James Bennet, “Arab Press Glorifies Bomber as Heroine,” The New York Times (February 11, 2002).
 “Wafa Idris: The Celebration of the First Female Palestinian Suicide Bomber” – Part II, MEMRI Inquiry & Analysis Series Number 84 (February 13, 2002).
 Mira Tzoreff, “The Palestinian Shahida: National Patriotism, Islamic Feminism, or Social Crisis,” in “Female Suicide Bombers: Dying for Equality?” Yoram Schweitzer, ED, The Jaffee Center for Strategic Studies (JCSS) (2006):22.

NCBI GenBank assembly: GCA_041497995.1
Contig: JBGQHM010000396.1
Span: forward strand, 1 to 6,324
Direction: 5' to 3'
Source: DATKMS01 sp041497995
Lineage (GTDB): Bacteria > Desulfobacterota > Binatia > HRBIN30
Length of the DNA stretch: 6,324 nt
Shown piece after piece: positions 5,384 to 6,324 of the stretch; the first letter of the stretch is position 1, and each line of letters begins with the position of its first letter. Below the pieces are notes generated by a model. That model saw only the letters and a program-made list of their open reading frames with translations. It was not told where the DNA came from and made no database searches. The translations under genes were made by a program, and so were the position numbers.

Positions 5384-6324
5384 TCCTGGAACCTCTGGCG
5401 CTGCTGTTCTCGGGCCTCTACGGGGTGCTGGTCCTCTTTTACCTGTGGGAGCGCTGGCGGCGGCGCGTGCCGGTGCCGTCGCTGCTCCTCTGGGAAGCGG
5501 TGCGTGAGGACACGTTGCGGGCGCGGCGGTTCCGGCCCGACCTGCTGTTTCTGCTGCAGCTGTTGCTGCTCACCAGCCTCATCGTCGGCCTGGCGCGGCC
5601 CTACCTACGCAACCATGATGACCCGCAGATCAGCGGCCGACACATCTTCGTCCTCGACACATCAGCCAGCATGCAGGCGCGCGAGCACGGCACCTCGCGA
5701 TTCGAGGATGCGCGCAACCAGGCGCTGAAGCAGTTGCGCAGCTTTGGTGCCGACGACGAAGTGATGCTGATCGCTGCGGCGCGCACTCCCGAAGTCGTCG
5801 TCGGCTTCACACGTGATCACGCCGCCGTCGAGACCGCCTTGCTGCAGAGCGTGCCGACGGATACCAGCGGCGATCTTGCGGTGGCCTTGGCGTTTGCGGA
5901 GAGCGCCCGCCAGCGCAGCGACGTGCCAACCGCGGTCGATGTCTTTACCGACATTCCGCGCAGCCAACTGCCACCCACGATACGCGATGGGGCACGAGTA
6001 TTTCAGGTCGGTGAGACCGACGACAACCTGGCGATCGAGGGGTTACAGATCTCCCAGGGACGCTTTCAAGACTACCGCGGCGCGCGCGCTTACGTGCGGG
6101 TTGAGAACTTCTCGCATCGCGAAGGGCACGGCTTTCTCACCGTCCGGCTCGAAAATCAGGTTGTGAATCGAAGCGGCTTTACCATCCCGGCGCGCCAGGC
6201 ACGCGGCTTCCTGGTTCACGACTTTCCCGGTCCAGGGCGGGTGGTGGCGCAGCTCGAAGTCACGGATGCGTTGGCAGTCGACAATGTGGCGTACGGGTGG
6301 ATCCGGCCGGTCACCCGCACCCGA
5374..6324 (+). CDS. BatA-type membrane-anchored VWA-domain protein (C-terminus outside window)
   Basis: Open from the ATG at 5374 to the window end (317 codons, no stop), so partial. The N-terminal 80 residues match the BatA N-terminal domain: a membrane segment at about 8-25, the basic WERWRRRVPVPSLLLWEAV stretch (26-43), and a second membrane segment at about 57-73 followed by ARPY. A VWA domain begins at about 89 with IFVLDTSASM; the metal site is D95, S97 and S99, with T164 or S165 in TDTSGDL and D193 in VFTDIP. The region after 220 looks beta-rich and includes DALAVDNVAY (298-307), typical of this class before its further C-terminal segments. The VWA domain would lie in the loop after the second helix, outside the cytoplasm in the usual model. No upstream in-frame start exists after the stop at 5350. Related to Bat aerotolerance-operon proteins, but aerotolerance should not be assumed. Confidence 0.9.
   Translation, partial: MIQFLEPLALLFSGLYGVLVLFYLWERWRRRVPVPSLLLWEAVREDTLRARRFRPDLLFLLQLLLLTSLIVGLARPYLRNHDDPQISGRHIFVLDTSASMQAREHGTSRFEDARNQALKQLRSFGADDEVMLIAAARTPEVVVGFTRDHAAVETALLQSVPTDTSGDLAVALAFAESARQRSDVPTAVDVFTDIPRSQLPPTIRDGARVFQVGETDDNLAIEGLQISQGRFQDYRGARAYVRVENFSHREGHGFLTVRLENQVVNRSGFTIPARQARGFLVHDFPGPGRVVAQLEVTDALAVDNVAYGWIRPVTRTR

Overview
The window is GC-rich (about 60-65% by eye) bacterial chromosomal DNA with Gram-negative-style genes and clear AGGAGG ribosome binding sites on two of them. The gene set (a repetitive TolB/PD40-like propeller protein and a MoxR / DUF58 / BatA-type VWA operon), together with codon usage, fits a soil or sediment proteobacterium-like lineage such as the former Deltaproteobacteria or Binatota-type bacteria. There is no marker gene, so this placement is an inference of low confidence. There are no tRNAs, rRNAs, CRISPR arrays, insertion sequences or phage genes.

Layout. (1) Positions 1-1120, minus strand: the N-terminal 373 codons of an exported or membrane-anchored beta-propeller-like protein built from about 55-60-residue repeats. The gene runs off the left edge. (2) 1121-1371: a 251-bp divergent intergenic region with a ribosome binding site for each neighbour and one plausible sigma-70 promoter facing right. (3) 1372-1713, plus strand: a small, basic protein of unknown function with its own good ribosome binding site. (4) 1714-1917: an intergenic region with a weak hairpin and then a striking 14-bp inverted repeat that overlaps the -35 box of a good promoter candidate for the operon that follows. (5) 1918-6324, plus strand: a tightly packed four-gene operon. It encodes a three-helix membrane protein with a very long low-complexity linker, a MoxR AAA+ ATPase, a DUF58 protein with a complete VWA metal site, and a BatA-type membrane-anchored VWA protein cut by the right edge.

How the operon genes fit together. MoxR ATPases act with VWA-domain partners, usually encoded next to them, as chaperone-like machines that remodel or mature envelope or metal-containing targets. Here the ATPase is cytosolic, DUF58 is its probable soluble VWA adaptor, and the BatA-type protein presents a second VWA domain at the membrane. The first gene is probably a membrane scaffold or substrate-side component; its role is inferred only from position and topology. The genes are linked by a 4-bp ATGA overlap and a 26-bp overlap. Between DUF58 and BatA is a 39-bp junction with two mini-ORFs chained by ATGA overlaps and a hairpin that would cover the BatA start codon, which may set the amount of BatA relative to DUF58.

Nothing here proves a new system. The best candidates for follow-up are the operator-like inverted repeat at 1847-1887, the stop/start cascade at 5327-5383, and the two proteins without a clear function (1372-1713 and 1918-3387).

“Wafa Idris: The Celebration of the First Female Palestinian Suicide Bomber,” op.cit.
 James Bennett, “Arab Press Glorifies Bomber as Heroine,” The New York Times (Febuary11, 2002).
 Ibid. 26-27.
 Ami Pedahzur, Suicide Terrorism (Malden, Massachusetts: Polity Press,2005), 138.
 Tzoreff, op.cit. 20; Raphael Israeli, “Palestinian Women: The Quest for a Voice in the Public Square through “Islamikaze martyrdom;” Pedahzur, op.cit. 139; “Terrorism and Political Violence”, Volume 16, Issue 1 (Spring, 2004): 66-96; Avi Issacharoff, “The Palestinian and Israeli Media on Female Suicide Terrorists,” in “The Palestinian and Israeli Media on Female Suicide Terrorists,” Schweitzer, ED, op.cit. 49-50.
 Pedahzur, op.cit. 139.